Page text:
Will Microsoft Project 2010 allow you to sequence (link)summary tasks? Yes! Whether you should is the question.
When including summary tasks in a project’s dependency chain, be careful! You might miss out on opportunities to shorten the project schedule.
In the figure below I have created two summary levels of activities and turned on the Project Summary task. This format will ensure that project duration changes are observable. Please note that the project duration is 6 days and is Auto Scheduled for the purposes of explanation.
The next two figures illustrate how efficiencies may be lost when summary tasks have dependencies. In the next figure, the two summary tasks are linked. This tells Project that all of the sub-tasks in the second summary task must follow those of the first summary’s sub-tasks. Note that the project duration is now extended to 12 days.
If the tasks under one summary do not have links to tasks under another, all is well. (This is often the case in SCRUM and other Agile scheduling techniques.)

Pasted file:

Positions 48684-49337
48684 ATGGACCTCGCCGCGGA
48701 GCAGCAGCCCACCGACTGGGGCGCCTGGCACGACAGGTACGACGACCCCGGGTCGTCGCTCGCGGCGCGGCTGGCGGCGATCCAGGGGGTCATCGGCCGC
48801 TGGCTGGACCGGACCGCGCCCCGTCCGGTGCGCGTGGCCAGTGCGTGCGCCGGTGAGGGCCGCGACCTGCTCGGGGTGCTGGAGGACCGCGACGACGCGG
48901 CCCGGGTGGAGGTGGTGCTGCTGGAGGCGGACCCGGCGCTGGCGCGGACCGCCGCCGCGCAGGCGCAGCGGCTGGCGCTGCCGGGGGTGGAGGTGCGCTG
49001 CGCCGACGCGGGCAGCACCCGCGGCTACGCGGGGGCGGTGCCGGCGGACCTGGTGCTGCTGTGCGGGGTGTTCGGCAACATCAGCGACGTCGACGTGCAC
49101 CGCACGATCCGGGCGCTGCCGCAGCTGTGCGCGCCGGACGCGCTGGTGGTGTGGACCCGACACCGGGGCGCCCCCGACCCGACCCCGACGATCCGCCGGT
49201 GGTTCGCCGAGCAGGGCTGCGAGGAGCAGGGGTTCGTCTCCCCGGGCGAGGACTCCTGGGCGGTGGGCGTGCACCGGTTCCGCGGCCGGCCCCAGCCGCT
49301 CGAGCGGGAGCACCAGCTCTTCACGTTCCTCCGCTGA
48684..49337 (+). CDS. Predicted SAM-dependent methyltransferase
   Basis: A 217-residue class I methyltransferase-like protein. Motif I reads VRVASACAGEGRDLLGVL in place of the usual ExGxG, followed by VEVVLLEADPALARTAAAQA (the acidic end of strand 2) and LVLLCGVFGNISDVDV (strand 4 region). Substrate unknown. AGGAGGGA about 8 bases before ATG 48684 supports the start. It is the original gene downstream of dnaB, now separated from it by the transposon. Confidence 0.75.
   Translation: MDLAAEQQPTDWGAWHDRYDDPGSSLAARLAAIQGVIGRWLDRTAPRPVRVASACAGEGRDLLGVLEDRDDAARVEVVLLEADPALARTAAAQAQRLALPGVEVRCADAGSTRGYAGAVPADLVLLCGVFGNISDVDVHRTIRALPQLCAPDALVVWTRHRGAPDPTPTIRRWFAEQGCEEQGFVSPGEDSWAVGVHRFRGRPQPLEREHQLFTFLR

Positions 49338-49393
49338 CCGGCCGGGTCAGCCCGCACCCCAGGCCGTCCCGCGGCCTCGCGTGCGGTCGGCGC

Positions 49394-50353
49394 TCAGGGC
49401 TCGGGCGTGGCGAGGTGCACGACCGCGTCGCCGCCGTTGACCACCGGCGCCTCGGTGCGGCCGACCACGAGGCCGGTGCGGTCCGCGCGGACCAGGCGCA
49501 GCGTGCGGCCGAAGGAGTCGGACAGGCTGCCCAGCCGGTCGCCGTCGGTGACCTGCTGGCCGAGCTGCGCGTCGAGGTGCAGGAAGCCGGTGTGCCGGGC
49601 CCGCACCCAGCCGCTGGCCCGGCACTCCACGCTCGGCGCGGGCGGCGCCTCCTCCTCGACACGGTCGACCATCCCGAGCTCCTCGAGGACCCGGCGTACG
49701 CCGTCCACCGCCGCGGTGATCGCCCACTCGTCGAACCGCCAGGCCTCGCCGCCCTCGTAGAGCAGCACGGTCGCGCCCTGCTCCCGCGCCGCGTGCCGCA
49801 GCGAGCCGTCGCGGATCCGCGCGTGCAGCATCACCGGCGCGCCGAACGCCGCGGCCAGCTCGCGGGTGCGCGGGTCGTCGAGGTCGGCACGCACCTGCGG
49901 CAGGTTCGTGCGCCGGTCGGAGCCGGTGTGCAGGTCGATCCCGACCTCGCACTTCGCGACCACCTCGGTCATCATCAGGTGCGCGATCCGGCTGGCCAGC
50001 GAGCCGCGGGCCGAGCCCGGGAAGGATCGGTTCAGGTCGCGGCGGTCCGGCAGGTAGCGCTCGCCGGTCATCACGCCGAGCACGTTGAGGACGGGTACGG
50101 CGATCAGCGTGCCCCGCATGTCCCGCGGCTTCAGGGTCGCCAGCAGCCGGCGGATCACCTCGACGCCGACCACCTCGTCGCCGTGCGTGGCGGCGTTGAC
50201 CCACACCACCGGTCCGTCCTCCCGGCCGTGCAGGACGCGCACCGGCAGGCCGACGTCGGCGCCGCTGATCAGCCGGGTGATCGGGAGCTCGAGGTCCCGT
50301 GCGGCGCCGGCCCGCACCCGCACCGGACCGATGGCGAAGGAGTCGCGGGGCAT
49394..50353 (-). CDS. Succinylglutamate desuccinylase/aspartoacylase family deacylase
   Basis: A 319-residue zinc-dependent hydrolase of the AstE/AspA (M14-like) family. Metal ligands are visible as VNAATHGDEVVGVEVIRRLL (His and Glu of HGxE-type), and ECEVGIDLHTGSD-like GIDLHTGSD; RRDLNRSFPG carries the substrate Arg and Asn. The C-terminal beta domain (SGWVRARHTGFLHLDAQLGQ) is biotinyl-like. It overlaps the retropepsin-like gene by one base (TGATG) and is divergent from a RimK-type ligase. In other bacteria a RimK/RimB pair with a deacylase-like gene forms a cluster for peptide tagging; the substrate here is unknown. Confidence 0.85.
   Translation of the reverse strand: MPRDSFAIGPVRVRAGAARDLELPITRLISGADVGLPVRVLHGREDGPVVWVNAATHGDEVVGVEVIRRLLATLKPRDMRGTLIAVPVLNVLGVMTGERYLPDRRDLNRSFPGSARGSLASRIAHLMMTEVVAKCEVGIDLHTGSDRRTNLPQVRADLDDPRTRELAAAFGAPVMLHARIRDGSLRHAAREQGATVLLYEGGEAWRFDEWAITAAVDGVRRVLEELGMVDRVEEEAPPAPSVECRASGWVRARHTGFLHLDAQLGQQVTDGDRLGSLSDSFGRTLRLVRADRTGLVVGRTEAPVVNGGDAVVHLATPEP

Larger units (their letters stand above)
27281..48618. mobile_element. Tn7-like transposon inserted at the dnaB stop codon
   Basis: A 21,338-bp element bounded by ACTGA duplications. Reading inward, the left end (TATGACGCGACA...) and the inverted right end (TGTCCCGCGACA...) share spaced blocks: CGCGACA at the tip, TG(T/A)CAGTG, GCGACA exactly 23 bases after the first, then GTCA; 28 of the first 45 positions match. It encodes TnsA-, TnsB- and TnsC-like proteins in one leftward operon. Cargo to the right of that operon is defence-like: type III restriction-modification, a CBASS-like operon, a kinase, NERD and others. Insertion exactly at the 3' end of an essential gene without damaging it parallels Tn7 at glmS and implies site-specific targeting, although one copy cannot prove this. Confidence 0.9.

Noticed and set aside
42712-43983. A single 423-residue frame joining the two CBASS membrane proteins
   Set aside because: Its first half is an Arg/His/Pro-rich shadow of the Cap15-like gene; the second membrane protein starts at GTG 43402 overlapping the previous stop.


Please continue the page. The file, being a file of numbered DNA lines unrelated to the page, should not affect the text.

If the sub-tasks do have dependencies under other summary tasks, the summary links can create a schedule issue. Look carefully at the figure below and note that I made sub-task 2 a predecessor of sub-task 4. The schedule was not shortened due to the summary task links! The duration of the project is still 12 days, and none of the start or finish dates have changed.
When the links are removed between the summary tasks, Project can optimize the schedule. In the figure below, note the overlap in schedule between summary levels and also note the change in the project duration to 10 days.
Don’t let yourself get caught in summary task scheduling issues. Until you are very familiar with MS Project’s scheduling engine, leave summary tasks out of sequencing.
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